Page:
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Title: Natural cotton and flax fibers

item Foulk, Jonn

Submitted to: Meeting Abstract
Publication Type: Abstract Only
Publication Acceptance Date: 3/6/2007
Publication Date: 4/24/2007
Citation: Foulk, J.A. 2007. Natural cotton and flax fibers. [abstract]. Presented at the 2007 Nonwoven Fabric Conference, Greenville, SC, June 7, 2007. p.14.

Interpretive Summary:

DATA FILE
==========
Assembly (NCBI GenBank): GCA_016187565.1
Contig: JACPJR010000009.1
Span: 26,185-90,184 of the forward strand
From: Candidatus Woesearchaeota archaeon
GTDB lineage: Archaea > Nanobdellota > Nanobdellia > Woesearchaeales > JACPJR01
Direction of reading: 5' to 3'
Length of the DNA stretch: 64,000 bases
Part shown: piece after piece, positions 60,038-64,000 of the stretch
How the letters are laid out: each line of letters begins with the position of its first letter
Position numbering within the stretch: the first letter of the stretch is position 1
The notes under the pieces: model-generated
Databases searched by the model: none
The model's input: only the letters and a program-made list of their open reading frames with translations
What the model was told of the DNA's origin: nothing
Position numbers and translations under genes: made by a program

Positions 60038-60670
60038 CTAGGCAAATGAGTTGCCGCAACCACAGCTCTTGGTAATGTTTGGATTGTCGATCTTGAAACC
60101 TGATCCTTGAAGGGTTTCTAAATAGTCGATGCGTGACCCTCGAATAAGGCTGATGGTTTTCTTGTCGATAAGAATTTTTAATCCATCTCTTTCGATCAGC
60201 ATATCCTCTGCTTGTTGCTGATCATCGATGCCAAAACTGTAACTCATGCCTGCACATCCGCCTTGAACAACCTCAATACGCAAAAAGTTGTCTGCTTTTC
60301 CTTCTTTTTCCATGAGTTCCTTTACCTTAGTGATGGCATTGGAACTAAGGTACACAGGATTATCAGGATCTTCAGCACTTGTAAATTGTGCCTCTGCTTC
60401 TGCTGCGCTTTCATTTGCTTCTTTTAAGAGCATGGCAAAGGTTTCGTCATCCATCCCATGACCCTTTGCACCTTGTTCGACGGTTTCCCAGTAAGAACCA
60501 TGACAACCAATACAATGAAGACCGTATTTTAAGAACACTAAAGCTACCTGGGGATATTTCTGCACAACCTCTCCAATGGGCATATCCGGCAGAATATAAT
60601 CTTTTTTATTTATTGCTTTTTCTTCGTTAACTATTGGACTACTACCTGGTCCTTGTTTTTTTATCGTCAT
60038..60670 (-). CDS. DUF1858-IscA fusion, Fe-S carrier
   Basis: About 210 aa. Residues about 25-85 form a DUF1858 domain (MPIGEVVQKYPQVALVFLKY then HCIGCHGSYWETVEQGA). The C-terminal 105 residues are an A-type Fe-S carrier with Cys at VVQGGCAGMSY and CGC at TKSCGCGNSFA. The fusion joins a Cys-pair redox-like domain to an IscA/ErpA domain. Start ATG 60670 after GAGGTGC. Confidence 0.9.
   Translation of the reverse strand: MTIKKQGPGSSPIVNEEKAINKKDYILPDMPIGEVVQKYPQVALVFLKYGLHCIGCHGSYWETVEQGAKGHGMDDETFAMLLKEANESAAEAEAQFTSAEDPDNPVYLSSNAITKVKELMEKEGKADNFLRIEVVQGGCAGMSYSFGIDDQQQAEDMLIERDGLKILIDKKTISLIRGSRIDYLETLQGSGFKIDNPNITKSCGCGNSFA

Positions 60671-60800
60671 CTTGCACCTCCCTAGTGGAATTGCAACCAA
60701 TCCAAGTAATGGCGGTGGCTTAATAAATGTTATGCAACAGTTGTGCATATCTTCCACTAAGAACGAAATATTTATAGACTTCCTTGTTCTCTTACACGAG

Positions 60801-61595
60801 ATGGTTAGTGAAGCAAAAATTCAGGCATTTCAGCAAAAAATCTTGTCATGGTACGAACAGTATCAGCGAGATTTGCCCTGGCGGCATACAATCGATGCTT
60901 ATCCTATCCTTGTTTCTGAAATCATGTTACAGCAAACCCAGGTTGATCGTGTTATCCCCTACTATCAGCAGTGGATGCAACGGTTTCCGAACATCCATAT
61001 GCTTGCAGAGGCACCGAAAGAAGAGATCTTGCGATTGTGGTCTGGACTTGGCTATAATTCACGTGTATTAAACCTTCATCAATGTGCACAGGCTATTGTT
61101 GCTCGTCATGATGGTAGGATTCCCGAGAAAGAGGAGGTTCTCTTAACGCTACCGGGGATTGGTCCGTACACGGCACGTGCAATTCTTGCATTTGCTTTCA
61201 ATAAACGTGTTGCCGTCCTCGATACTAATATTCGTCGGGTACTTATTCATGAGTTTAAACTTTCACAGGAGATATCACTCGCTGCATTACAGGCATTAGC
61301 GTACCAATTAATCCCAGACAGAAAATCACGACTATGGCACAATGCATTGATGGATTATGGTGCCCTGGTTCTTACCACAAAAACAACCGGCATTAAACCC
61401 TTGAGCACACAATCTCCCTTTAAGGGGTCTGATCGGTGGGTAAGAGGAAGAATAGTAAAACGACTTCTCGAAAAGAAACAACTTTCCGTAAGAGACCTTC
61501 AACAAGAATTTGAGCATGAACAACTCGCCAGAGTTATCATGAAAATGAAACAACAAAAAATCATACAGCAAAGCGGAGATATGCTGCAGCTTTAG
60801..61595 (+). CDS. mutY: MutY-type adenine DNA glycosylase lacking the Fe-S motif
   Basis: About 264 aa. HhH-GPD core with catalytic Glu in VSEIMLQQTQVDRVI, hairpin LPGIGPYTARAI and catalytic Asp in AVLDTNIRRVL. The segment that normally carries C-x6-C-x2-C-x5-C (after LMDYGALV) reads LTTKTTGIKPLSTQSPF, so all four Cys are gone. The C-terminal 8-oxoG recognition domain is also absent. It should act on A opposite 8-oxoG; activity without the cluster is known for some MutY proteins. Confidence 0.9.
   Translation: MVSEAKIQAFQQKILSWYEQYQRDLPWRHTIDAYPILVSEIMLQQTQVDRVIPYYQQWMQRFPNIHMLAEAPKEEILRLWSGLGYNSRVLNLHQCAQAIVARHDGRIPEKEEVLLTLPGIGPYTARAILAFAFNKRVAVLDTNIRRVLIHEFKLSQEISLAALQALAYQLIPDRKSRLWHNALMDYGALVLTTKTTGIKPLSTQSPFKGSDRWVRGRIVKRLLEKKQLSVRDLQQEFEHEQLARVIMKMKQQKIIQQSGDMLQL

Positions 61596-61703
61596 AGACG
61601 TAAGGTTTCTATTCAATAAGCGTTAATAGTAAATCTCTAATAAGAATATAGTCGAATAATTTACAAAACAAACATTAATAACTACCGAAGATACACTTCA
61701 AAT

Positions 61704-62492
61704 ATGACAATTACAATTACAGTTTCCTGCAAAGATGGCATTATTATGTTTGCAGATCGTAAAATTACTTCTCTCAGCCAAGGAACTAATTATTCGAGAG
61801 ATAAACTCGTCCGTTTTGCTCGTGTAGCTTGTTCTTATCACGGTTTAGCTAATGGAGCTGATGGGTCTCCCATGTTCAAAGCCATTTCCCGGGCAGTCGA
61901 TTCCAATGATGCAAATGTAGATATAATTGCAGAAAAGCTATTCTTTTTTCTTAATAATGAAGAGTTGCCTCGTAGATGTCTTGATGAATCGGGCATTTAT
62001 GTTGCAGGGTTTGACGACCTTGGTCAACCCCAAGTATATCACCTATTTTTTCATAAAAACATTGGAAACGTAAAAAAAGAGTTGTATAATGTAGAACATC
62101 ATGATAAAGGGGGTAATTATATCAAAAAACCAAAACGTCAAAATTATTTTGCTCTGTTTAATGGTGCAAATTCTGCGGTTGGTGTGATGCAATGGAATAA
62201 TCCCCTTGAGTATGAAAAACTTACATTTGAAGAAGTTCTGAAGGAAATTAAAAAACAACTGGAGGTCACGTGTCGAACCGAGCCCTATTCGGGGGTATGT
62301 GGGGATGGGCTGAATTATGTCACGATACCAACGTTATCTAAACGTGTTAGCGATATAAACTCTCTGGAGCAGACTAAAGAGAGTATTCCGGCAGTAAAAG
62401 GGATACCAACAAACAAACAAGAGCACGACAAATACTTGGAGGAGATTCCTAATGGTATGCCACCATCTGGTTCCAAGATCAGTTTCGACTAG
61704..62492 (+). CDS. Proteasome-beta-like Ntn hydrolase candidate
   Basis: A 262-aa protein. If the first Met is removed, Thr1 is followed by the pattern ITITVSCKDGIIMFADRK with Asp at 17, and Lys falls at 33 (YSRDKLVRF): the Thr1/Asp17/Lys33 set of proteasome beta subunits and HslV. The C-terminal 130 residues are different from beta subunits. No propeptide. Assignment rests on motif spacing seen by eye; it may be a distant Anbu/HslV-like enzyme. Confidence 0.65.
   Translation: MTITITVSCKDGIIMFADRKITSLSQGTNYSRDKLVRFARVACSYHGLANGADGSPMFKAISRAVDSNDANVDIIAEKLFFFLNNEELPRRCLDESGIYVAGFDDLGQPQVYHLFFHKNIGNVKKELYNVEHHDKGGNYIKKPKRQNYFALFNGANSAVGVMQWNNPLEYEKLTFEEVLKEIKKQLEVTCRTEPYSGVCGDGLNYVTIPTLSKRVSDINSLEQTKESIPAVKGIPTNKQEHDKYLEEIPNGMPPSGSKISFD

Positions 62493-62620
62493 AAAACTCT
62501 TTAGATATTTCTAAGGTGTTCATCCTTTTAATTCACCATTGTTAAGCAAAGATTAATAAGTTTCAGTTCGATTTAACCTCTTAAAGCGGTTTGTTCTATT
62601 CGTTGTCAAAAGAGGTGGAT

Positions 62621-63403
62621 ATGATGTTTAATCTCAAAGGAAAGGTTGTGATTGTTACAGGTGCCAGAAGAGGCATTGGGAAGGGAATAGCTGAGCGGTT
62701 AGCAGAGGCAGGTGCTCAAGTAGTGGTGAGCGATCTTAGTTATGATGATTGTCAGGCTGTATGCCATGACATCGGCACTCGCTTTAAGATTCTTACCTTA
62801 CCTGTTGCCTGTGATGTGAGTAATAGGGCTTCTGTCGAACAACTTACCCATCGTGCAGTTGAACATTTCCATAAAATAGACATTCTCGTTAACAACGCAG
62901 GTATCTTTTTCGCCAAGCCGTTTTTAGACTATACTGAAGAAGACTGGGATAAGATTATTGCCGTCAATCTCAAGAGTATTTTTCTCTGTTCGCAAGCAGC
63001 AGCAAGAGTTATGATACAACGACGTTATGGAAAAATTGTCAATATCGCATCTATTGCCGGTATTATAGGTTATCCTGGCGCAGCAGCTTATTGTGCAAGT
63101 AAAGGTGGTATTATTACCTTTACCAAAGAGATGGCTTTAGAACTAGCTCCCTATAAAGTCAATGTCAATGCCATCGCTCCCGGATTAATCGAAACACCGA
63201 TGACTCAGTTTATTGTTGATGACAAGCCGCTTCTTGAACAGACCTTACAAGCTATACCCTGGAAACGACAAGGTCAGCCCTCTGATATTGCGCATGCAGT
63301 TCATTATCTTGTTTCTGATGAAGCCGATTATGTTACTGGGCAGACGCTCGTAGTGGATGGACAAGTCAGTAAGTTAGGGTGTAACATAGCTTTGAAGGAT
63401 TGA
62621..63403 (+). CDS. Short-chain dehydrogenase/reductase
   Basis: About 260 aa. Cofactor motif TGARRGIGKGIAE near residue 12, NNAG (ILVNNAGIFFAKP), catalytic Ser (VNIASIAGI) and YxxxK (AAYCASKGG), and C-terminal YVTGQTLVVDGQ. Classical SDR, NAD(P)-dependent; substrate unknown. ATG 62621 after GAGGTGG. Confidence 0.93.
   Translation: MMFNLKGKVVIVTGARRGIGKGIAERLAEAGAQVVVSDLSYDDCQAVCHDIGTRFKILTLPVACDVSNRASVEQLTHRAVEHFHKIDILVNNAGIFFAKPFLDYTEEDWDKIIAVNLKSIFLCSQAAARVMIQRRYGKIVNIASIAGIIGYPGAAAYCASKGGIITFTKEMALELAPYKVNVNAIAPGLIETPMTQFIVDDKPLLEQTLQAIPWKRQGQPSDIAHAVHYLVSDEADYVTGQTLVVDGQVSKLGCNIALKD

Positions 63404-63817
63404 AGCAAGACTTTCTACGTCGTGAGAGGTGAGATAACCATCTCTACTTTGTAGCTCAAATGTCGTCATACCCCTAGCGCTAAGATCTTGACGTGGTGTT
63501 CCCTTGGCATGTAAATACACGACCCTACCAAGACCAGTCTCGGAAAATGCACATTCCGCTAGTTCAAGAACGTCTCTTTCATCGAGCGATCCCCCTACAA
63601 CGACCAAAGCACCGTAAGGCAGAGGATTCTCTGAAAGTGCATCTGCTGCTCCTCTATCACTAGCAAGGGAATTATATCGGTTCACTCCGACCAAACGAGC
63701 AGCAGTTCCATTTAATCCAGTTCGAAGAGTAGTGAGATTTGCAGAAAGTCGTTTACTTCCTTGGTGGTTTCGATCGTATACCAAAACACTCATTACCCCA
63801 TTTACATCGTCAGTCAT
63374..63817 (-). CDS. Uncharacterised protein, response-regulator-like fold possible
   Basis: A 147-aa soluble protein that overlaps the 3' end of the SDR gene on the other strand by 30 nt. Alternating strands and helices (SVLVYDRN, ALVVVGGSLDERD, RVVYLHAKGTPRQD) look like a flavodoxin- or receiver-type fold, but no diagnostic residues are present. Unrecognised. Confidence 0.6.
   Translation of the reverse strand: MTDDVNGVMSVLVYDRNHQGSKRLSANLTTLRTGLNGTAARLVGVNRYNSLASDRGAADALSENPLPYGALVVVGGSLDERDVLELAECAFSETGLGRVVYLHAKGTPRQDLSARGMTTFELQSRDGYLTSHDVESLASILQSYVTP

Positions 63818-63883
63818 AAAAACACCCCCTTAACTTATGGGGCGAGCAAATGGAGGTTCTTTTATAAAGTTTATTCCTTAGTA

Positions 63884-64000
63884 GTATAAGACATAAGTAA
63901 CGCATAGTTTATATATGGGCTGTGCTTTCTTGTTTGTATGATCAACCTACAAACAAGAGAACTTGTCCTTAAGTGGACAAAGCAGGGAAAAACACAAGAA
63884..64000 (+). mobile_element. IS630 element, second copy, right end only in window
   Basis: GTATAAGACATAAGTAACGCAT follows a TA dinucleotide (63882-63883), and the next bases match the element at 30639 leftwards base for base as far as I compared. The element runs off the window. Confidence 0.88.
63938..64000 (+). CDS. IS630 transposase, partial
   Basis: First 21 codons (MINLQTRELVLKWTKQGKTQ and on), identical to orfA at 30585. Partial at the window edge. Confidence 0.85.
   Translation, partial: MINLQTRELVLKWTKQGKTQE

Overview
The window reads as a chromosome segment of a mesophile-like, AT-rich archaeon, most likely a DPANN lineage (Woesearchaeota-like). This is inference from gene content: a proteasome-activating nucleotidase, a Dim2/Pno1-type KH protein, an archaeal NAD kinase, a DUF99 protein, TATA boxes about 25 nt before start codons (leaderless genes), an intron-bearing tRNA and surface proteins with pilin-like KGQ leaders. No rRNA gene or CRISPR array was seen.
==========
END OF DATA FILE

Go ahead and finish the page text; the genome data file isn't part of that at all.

Technical Abstract: The origins of cotton (Gossypium barbadense L. or Gossypium hirsutum L.) and flax (Linum usitatissimum L.) are somewhat of a mystery. Cotton currently maintains a 65 % share of the consumer textile market while flax maintains about 2-3 %. Cellulose is a major component in these crops ranging from 95 % in cotton (one of natures purest forms) to 71 % in flax. Many similarities exist between these two plant fibers but the fibers and mandatory processing vary greatly. Cotton fibers arise from the outgrowth of single cells and are produced in the seedpod around the cottonseed while flax fibers originate in the phloem (bast region) and provide an important food-conducting tissue for the plant. Cotton is concentrated in the cotton boll and must be harvested and ginned prior to textile processing. Alternatively, bast fiber content in a flax stem is ~25% and must be harvested and dew-retted, and then fibers must be extracted from the non-fiber materials using an assortment of rigorous techniques prior to textile processing. A collection of test methods for marketing fibers has recently been initiated for flax fibers, while testing techniques and marketing continue to evolve for cotton. Various types of fibers are blended with cotton providing specific properties that complement and add value to cotton. The use of natural fibers in industrial applications continues to increase with the potential for both cotton and flax fibers to be utilized in textiles, nonwovens, composites, and paper products.